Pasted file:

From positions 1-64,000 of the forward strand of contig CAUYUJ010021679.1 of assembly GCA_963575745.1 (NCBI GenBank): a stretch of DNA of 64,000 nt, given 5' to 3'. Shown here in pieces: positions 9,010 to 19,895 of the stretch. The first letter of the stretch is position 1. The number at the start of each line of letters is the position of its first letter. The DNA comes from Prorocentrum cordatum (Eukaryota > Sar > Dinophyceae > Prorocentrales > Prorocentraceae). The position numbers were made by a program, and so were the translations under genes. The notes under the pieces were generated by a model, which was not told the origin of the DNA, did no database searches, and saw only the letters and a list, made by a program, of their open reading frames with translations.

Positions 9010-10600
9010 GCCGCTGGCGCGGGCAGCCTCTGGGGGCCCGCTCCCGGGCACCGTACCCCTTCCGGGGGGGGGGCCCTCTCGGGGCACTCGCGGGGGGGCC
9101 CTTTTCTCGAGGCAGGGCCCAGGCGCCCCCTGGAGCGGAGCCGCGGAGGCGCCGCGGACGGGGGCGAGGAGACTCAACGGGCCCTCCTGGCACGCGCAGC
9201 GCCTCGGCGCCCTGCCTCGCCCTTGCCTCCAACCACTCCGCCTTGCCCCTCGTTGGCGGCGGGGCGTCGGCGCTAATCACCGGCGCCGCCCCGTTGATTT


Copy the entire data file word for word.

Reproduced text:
From positions 1-64,000 of the forward strand of contig CAUYUJ010021679.1 of assembly GCA_963575745.1 (NCBI GenBank): a stretch of DNA of 64,000 nt, given 5' to 3'. Shown here in pieces: positions 9,010 to 19,895 of the stretch. The first letter of the stretch is position 1. The number at the start of each line of letters is the position of its first letter. The DNA comes from Prorocentrum cordatum (Eukaryota > Sar > Dinophyceae > Prorocentrales > Prorocentraceae). The position numbers were made by a program, and so were the translations under genes. The notes under the pieces were generated by a model, which was not told the origin of the DNA, did no database searches, and saw only the letters and a list, made by a program, of their open reading frames with translations.

Positions 9010-10600
9010 GCCGCTGGCGCGGGCAGCCTCTGGGGGCCCGCTCCCGGGCACCGTACCCCTTCCGGGGGGGGGGCCCTCTCGGGGCACTCGCGGGGGGGCC
9101 CTTTTCTCGAGGCAGGGCCCAGGCGCCCCCTGGAGCGGAGCCGCGGAGGCGCCGCGGACGGGGGCGAGGAGACTCAACGGGCCCTCCTGGCACGCGCAGC
9201 GCCTCGGCGCCCTGCCTCGCCCTTGCCTCCAACCACTCCGCCTTGCCCCTCGTTGGCGGCGGGGCGTCGGCGCTAATCACCGGCGCCGCCCCGTTGATTT